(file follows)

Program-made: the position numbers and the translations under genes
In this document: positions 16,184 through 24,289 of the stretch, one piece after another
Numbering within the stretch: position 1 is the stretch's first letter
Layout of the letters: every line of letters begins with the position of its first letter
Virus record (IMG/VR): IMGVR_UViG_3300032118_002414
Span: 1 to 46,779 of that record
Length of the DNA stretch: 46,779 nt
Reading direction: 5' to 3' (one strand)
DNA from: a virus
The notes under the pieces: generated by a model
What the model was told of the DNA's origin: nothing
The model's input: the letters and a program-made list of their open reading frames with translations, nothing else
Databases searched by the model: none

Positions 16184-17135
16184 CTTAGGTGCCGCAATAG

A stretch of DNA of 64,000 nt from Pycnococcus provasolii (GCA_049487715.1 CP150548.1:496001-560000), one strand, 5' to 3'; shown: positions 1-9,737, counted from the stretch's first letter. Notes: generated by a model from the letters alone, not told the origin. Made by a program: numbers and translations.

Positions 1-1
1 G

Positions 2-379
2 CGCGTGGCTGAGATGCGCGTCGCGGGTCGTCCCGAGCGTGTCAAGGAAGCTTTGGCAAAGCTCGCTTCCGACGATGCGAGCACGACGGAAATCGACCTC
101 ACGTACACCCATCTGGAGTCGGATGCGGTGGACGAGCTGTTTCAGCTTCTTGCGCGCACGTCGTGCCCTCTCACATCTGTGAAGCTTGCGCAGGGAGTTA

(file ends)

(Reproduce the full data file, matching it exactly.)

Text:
Program-made: the position numbers and the translations under genes
In this document: positions 16,184 through 24,289 of the stretch, one piece after another
Numbering within the stretch: position 1 is the stretch's first letter
Layout of the letters: every line of letters begins with the position of its first letter
Virus record (IMG/VR): IMGVR_UViG_3300032118_002414
Span: 1 to 46,779 of that record
Length of the DNA stretch: 46,779 nt
Reading direction: 5' to 3' (one strand)
DNA from: a virus
The notes under the pieces: generated by a model
What the model was told of the DNA's origin: nothing
The model's input: the letters and a program-made list of their open reading frames with translations, nothing else
Databases searched by the model: none

Positions 16184-17135
16184 CTTAGGTGCCGCAATAG

A stretch of DNA of 64,000 nt from Pycnococcus provasolii (GCA_049487715.1 CP150548.1:496001-560000), one strand, 5' to 3'; shown: positions 1-9,737, counted from the stretch's first letter. Notes: generated by a model from the letters alone, not told the origin. Made by a program: numbers and translations.

Positions 1-1
1 G

Positions 2-379
2 CGCGTGGCTGAGATGCGCGTCGCGGGTCGTCCCGAGCGTGTCAAGGAAGCTTTGGCAAAGCTCGCTTCCGACGATGCGAGCACGACGGAAATCGACCTC
101 ACGTACACCCATCTGGAGTCGGATGCGGTGGACGAGCTGTTTCAGCTTCTTGCGCGCACGTCGTGCCCTCTCACATCTGTGAAGCTTGCGCAGGGAGTTA